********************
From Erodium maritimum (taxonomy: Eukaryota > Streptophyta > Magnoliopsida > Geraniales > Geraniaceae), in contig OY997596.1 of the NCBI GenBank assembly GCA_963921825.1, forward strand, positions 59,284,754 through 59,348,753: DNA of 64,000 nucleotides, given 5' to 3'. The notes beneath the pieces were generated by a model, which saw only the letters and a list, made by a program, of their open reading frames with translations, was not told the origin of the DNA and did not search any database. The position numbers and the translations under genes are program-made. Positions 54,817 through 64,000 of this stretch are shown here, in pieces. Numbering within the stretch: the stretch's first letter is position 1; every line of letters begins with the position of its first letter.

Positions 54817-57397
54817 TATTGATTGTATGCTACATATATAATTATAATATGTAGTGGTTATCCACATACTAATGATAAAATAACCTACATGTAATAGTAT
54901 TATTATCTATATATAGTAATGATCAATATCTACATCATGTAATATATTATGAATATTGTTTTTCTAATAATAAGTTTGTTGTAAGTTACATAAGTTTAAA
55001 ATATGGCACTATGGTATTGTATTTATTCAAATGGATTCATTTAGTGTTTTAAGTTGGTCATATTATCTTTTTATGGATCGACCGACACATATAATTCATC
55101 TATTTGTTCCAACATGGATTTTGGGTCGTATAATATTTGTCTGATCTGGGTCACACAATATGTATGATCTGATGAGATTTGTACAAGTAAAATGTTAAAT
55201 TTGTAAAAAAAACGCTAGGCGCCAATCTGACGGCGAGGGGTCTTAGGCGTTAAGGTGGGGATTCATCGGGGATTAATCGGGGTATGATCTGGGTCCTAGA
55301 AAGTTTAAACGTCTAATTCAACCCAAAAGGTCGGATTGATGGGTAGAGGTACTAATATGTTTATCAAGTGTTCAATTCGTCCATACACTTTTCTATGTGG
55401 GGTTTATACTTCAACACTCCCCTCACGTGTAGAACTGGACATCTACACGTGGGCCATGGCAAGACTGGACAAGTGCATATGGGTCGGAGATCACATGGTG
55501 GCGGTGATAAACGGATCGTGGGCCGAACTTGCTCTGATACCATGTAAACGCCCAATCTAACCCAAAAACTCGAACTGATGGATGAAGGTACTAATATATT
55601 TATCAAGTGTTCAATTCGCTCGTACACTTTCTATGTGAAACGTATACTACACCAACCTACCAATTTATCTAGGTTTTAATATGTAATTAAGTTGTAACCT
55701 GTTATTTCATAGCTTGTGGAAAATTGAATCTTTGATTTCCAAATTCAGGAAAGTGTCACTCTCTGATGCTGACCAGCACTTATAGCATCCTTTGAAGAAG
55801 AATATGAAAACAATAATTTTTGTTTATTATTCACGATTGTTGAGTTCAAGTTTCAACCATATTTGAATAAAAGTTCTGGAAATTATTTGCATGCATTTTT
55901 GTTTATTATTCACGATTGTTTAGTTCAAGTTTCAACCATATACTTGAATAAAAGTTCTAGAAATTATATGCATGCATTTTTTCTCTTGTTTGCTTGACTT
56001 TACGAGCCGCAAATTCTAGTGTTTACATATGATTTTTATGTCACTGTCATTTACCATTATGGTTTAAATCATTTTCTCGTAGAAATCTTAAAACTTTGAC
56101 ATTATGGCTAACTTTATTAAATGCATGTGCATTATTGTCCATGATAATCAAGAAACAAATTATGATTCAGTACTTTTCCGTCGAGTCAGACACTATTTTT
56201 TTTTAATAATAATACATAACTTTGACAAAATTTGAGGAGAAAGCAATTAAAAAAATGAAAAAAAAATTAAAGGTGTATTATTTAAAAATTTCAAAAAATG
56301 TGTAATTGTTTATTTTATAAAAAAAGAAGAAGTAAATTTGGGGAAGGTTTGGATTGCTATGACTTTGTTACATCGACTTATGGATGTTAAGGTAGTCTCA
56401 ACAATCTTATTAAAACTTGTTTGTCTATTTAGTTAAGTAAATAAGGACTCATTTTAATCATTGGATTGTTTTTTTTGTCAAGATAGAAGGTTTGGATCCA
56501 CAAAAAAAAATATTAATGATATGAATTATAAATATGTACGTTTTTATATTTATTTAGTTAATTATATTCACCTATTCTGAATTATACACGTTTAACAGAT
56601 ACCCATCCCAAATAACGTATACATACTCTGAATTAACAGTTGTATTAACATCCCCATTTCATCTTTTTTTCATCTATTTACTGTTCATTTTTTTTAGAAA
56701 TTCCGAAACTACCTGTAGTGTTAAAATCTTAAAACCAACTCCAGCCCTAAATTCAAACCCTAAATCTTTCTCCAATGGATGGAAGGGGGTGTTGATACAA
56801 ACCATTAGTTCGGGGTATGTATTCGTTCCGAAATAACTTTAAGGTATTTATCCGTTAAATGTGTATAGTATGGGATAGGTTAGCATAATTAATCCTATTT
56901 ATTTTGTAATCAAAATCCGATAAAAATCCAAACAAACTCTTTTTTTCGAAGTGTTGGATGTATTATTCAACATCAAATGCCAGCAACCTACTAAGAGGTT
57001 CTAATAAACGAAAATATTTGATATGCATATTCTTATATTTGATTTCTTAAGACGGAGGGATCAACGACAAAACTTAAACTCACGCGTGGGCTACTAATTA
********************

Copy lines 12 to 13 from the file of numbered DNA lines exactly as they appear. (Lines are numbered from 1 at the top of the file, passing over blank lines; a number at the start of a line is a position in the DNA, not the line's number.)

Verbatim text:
55701 GTTATTTCATAGCTTGTGGAAAATTGAATCTTTGATTTCCAAATTCAGGAAAGTGTCACTCTCTGATGCTGACCAGCACTTATAGCATCCTTTGAAGAAG
55801 AATATGAAAACAATAATTTTTGTTTATTATTCACGATTGTTGAGTTCAAGTTTCAACCATATTTGAATAAAAGTTCTGGAAATTATTTGCATGCATTTTT